An Encyclopaedia on Chinese History and Literature

Ming Dynasty 明 (1368-1644)

Ming 明 (1368-1644)

Southern Ming 南明 (1644-1661)

The Ming dynasty 明 (1368-1644) was the first native dynasty that ruled over the whole of China after three hundred years of at least partial alien rule. The dynasty was founded by Zhu Yuanzhang 朱元璋 (Emperor Taizu of the Ming 明太祖, r. 1368-1398, reign motto Hongwu 洪武), a person of humble origin who took his capital seat in Jiangning 江寧 (later called Nanjing 南京, today in the province of Jiangsu), expelled the last Mongol troops of the Yuan dynasty 元 (1279-1368) from Chinese soil and eliminated his competitors for power. Zhu Yuanzhang is known as a mistrustful and brutal ruler (the "tyrant of Nanking") who abolished the Palace Secretariat (zhongshusheng 中書省) and, as a thoroughly autocratic emperor, laid all administrative tasks into the hands of eunuchs, the only group of persons he really trusted. The latter, organised in the "brocade guards" (jinyiwei 錦衣衛), notoriously spied out civilian state officials. Eunuch factions (most famous was the eunuch "tyrant" Wei Zhongxian 魏忠賢) and factions of officials (like the Donglin Faction 東林黨) regularly fought out internecine struggles at the court.

Emperor Chengzu 明成祖 (r. 1402-1424, reign motto Yongle 永樂), shifted the capital to the north, and established a system of two capitals, the northern one in Beijing 北京, and the southern one in Nanjing. He carried out several successful campaigns against the Mongols, but was not able to wipe of the Mongolian threat forever. Chengzu also sponsored the large expeditionary voyages led by Admiral Zheng He 鄭和 that served to demonstrate the political and military power of the Ming empire to the states of Southeast Asia and even at the coast of East Africa. The initial thrust of the Ming empire lost its impetus in the mid-fifteenth century, when the Mongols regained their strength, and pirates (called Wokou 倭寇) endangered the coastal cities of southeast China. The Ming court tried to prevent the pirates' raids by sealing off the whole coastline. This decision ended the long period of openness and more or less locked China's door to the outside world, at least to the maritime world. On the steppe frontier, Emperor Yingzong 明英宗 (r. 1435-1449 and 1457-1464) was captured by the Mongols, in their last attempt to regain control over north China. In order to ward off Mongol intrusions, Emperor Xianzong 明憲宗 (r. 1464-1487) had a long defense line built, known today as the Great Wall.

Bound by the instruction of the dynastic founder, never to alter his laws, the Ming emperors were only hesitatingly attempting reforms in the administrative and the financial sector. The most important of these was the single-whip method of taxation (yitiaobian fa 一條鞭法), which unified the poll tax with the field tax (tianfu 田賦). The Ming also repeatedly tried to introduce paper money as an alternative to copper coins and silver ingots, which increasingly dominated the monetary market. The influx of silver was a result of the early globalization, which also brought new world crops to China. They were introduced by Spanish and Portuguese traders, who were accompanied by Jesuit missionaries, who introduced Christianity to China. In the field of literature, the Ming period experienced the upcoming of popular novels.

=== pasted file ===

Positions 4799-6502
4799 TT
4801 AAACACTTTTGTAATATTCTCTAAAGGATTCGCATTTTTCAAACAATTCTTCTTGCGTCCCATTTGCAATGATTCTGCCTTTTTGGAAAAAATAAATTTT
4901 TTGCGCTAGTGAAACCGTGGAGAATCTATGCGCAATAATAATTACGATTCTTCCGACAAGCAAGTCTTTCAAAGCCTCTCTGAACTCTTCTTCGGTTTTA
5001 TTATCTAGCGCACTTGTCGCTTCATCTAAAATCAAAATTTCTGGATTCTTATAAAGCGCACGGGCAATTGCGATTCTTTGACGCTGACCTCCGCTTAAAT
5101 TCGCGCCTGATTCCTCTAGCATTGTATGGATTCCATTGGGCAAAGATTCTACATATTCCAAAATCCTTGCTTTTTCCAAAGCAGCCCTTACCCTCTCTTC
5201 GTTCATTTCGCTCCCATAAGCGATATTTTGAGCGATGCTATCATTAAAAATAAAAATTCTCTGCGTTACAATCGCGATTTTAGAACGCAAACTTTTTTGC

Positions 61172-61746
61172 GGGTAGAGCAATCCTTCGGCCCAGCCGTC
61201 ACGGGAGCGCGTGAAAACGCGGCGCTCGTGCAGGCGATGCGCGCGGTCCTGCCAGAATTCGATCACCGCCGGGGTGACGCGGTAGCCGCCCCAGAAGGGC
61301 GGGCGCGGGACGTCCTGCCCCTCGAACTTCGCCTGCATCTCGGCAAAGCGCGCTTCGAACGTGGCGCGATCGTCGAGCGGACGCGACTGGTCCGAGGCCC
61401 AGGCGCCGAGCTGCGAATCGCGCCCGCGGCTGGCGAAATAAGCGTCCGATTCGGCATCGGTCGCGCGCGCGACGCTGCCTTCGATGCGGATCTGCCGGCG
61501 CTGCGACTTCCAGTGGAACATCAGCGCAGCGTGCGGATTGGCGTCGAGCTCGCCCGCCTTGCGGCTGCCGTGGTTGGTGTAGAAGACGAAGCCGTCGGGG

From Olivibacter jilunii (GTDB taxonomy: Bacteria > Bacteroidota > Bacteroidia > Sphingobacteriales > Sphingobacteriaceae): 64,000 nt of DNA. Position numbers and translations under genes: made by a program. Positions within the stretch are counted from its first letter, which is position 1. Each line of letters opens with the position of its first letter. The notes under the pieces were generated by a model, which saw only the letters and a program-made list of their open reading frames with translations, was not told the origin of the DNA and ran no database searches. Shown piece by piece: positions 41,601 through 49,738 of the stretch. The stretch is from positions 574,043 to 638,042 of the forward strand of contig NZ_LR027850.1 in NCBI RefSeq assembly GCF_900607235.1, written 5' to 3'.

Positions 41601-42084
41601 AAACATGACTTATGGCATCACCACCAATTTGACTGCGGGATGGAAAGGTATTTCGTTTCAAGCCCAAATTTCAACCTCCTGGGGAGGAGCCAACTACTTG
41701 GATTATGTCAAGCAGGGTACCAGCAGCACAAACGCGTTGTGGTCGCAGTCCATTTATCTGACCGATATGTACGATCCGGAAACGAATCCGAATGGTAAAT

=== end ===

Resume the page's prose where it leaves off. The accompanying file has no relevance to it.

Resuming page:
In the late sixteenth century the Japanese warlord Toyotomi Hideyoshi 豊臣秀吉 invaded Korea and endangered the Ming dominance of the Peninsula. At the same time the Jurchen tribes were united under the khan Nurhaci (Chinese name Taizu of the Qing 清太祖, r. 1616-1626). He founded the Later Jin dynasty 後金, the predecessor of the Qing 清 (1644-1911) that eventually conquered the Ming empire.

After the fall of Beijing in 1644, several Ming princes fought for the survival of the dynasty. This period is commonly known as that of the Southern Ming 南明 (1644-1661).

This chapter of the encyclopaedia gives an overview of the political history of the Ming period, the geography of the empire and its surroundings, provides a list of its rulers, describes the administration and political structure of the empire, and gives insight into the religion and beliefs of the time, as well as the fine arts, the economy, literature and philosophy, and the history of technology and inventions.